There is a moment in your choreography where I have you on a stage, by yourself, draped in linen white cloth, wrapped all around your body (You have such pale white skin that if we were to bathe the stage in soft white light, with a hint of blue, it would almost appear as if you were underwater, I'd think) The cloth would not only be wrapped around your body as if you stepped out of the Roman era, but be falling from your arms, and draped upon the stage, as if you were wearing the largest wedding dress I'd ever seen, and it would be all over the stage. The idea that I've had for you is of a sheathing - of a letting go. Of you in constant motion, ripping away at the fabric, or in a further dynamic motion, trying to free yourself from it. The whole idea behind it is of you letting go, because I'm starting to understand that the most difficult thing for you to do, Maddy, is to let go. It's difficult for you to trust in anyone or anything to have a reason to actually let go of things, and you've held on to them for such a long time, the white fabric wrapped around your body might as well represent chains. You're chained to your memories and to your hurt, and it's the very thing you must wrap yourself in when you sleep at night (I'm amazed that you don't cry yourself to sleep more often, and I don't doubt that you have done so more than a few times the last while) You have had no reason to let go. You've been given no level of trust or no offering without an expectation in return, and you haven't had a taste of selflessness in your mouth ever, it seems like. Men focus so much on kissing you on the mouth (or perhaps one or two may) that they never actually think of giving you something else aside from their sex. You are a dancer who I've seen who has been so weightless so many a time, and yet you are still bound to this earth, and I wonder what you would truly be like if you were free of all of this pain, Maddy. If all great art is rooted in pain, then you have a lifetime of wild, beautiful dance to offer us, but shouldn't the exploration of that pain be from a place of joy? Don't you deserve it, to just not have to deal with so much hell anymore, and just genuinely be able to smile and laugh without thinking about the next thing that will go wrong, or how your body may need fifteen less pounds (You know I think you're beautiful, but I get that feeling) I wonder what kind of dancer you would be, if you were happy. How wild of a form you would have, even in the exploration of the darkest parts of our nature, because I know that like that fabric, you'd leave it all on stage, and not carry it with you, home (And home itself is so much of a hell, I wonder how it is that you sleep at night)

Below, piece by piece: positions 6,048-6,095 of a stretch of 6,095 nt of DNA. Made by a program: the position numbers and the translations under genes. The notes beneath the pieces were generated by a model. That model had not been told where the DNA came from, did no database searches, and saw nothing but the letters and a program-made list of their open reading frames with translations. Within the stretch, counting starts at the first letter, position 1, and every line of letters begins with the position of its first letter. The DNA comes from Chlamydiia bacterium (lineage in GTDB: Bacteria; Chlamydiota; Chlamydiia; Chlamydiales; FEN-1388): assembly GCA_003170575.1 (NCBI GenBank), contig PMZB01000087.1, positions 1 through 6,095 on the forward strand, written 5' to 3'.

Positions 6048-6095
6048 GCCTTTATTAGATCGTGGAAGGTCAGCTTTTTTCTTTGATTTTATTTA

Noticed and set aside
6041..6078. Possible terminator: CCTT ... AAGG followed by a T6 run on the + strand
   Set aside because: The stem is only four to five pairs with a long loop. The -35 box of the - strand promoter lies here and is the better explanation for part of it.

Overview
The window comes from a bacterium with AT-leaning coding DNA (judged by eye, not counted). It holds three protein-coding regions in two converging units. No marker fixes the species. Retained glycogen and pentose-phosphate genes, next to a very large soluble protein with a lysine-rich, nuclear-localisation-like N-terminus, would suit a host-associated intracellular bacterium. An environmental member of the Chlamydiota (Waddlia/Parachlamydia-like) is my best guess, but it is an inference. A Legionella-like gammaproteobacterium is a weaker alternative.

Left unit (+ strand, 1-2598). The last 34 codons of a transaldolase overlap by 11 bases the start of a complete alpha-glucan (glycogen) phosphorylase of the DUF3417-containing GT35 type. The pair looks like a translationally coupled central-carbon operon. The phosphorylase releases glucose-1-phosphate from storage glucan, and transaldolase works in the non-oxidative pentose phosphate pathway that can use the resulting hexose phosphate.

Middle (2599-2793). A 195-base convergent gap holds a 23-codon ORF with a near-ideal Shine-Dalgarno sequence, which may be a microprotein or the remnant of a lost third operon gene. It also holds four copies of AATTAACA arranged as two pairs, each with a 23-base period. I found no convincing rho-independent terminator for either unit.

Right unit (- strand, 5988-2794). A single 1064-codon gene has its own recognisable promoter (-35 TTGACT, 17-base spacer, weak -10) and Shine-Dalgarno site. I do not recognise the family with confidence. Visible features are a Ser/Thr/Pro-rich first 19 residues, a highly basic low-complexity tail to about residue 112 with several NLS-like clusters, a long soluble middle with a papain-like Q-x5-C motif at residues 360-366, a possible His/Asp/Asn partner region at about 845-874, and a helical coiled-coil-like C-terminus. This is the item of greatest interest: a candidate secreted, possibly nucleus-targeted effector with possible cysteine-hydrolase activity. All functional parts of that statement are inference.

Your choreography is of letting go, you know. We have to find a way to help you let go. That is our challenge.